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While most children are eating bowls of cereal in front of the television watching Saturday morning cartoons, students of The Conservatory of Dance & Theatre in Galax are busily rehearsing for their upcoming ballet, “The Nutcracker.”
Composer Peter Tchaikovsky’s “Waltz of the Flowers” blares from a stereo system, overpowering the excited voices of more than 40 children, dressed in leotards and tights and pale, pink ballet shoes.
“Circle, circle,” instructs Conservatory owner and artistic director Barbara Johnson.
The soft, stuttering “thump, thump, thump” of dozens of pairs of little feet echoes throughout the studio.
Students are rehearsing Act II, which means a handful of Act I performers are still at the studio, waiting for their siblings to finish.
Five-year-old Grayson Gorton, who lives in Patrick County, is playing with his Act I friends while his sister Gracie finishes her rehearsal. He doesn’t mind being at the studio on a Saturday. He plays the roles of Fritz, Clara’s rambunctious brother, and a soldier.
Grayson says dance is “so fun,” though he prefers modern dance to ballet. His sister Gracie likes ballet, he explains with a grimace.
His favorite part of “The Nutcracker” is the battle between the soldiers and the mice. “If you’re a soldier, you get to shoot guns,” he says excitedly, bouncing on a comfy couch in The Conservatory’s waiting room.
“I feel excited and happy,” he says, blue eyes wide. “I’m a soldier. That’s a serious thing.”
Eleanor Rose Ozer, 9, of Galax isn’t as much a fan of dance as she is a fan of being on stage. Her roles include a party boy and a soldier. “You get to go on stage in front of millions of people,” she says. “Well, maybe not millions,” she corrects herself quickly.
“I like the excitement of people watching me,” she says. “Being on stage is fun.”
With a sword in her lap, Eleanor Rose says that her favorite part of “The Nutcracker” is when she drags the “dead” Mouse Queen across the stage.
Whatley Ozer, 11, of Galax will enjoy her debut in the lead role of Clara. Whatley’s other roles include a party girl, a snowflake, Spanish Chocolate attendant and Gala Flower.
“Dance is another way of expressing yourself. If you can’t express something in words, you can express it in dance,” she says.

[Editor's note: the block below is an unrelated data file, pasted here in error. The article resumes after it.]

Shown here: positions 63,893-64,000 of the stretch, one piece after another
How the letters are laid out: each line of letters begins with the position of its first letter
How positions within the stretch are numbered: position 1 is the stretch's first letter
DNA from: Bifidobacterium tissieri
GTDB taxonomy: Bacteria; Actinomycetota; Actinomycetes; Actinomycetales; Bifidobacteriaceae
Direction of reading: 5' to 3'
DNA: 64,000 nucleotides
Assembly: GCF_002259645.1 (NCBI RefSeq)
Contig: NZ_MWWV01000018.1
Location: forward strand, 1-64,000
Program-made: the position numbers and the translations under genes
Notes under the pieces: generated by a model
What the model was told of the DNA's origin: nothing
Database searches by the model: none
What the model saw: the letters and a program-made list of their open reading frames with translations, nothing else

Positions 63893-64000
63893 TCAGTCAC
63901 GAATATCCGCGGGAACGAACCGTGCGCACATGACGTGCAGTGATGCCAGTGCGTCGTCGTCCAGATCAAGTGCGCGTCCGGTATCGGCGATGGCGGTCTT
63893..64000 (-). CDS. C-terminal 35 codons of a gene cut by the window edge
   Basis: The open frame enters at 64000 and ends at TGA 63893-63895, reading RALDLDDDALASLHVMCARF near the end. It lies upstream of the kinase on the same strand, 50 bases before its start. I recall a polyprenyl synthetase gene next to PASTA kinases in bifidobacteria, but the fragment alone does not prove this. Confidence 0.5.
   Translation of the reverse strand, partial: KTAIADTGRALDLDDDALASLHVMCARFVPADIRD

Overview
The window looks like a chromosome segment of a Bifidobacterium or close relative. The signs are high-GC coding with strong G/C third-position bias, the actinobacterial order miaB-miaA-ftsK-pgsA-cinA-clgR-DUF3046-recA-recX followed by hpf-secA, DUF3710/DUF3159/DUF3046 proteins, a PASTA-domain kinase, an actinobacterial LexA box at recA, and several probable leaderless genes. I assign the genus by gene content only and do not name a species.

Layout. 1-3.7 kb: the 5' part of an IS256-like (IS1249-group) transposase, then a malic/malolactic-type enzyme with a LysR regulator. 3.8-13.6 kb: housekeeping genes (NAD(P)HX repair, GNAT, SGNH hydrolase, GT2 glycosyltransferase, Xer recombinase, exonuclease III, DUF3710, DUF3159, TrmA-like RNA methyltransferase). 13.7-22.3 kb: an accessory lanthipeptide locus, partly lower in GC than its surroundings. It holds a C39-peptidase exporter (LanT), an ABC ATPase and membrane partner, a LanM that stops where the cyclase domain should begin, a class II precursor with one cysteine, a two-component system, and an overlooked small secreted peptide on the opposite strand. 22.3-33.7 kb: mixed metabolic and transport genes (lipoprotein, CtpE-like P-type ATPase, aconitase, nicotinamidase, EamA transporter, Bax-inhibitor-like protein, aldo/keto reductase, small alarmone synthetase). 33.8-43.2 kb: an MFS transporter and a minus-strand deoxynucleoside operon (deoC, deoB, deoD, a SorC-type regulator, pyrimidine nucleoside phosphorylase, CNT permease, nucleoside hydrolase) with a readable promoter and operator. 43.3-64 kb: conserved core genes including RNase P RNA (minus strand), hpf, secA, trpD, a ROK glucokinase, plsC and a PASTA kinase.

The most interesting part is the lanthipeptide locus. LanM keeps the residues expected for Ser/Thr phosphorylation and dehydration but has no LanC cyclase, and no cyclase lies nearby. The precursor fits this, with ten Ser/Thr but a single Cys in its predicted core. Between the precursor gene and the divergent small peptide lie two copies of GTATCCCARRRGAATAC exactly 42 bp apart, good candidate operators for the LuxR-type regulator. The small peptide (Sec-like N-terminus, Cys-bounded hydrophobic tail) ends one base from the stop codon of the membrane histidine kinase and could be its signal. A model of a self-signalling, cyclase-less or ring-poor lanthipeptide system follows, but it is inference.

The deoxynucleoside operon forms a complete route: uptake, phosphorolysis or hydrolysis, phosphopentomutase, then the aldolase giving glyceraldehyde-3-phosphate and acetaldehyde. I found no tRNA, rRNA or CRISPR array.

Like most Conservatory students, she’s at a Saturday practice because dance is “fun.”
Her favorite role is Clara. “It doesn’t seem real yet, because it’s such a great honor to be Clara.” She clasps her hands in her lap and sits straight and tall — the posture of a dancer. “I don’t think I’m going to feel that I’m really Clara until the day of the performance,” she admits, smiling shyly.
For Taylor Edwards, 17, of Ennice, N.C., dance is more than a hobby — it’s a lifelong commitment.
Edwards is scarfing down a salad and a Diet Coke during a break in rehearsals. “I’ve been dancing since I was three,” she says. Her pink pointe shoes and some weird-looking rubber things that are actually used to cushion her toes, are lying beside her. Her bare feet look blistered and swollen from hours of practice, but her sore toes and calluses don’t seem to bother her. “Ballet is all I’ve ever wanted to do.”
Edwards, who for the past two years portrayed Clara, will this year achieve a lifelong dream of performing one of the ballet’s most difficult roles — Sugar Plum Fairy. Her other roles include Marzipan, Snow Princess and Dew Drop.
“My favorite part of The Nutcracker is the pas de deux,” [a dance for two, which she’ll perform with Tino Sauter, 15, of Galax.] “The choreography and lifts are difficult, and as a dancer, I love the challenge of memorizing and perfecting every move.”
Though this is Edwards' last year at The Conservatory — she’s preparing for college-level and professional dance training — she’ll return often to watch her niece, 6-year-old Chloe Vaughn of Galax, take the stage. “I remember dancing when I was her age,” she says, a reminiscent smile on her face, tears in her eyes. “It’s kind of like I’m passing on a torch.”
Vaughn enjoys her ballet classes at The Conservatory because “it’s so fun and you get to learn new dance moves and most of the time, if you’re really good in dance, you get to get extra parts.”
She smiles, laughs and twists her little fingers into the hem of her “I Heart Dance” T-shirt. “Parents, and all kinds of people, love to come out and see their kids on stage. You’re celebrating the Christmas holiday and dance at one time and it is just so fun to share with all your family and friends.”
Vaughn will dance with her class as one of seven Chinese attendants. “Every country has their own special dance, in their own special way,” she says, explaining the significance of her role. “It feels so great. It’s like I’m really happy in my heart. It feels so good to dance with everyone in my class.”
She’ll also be a Land of Sweets fairy. Vaughn admits with childlike candor: “I love the costume.”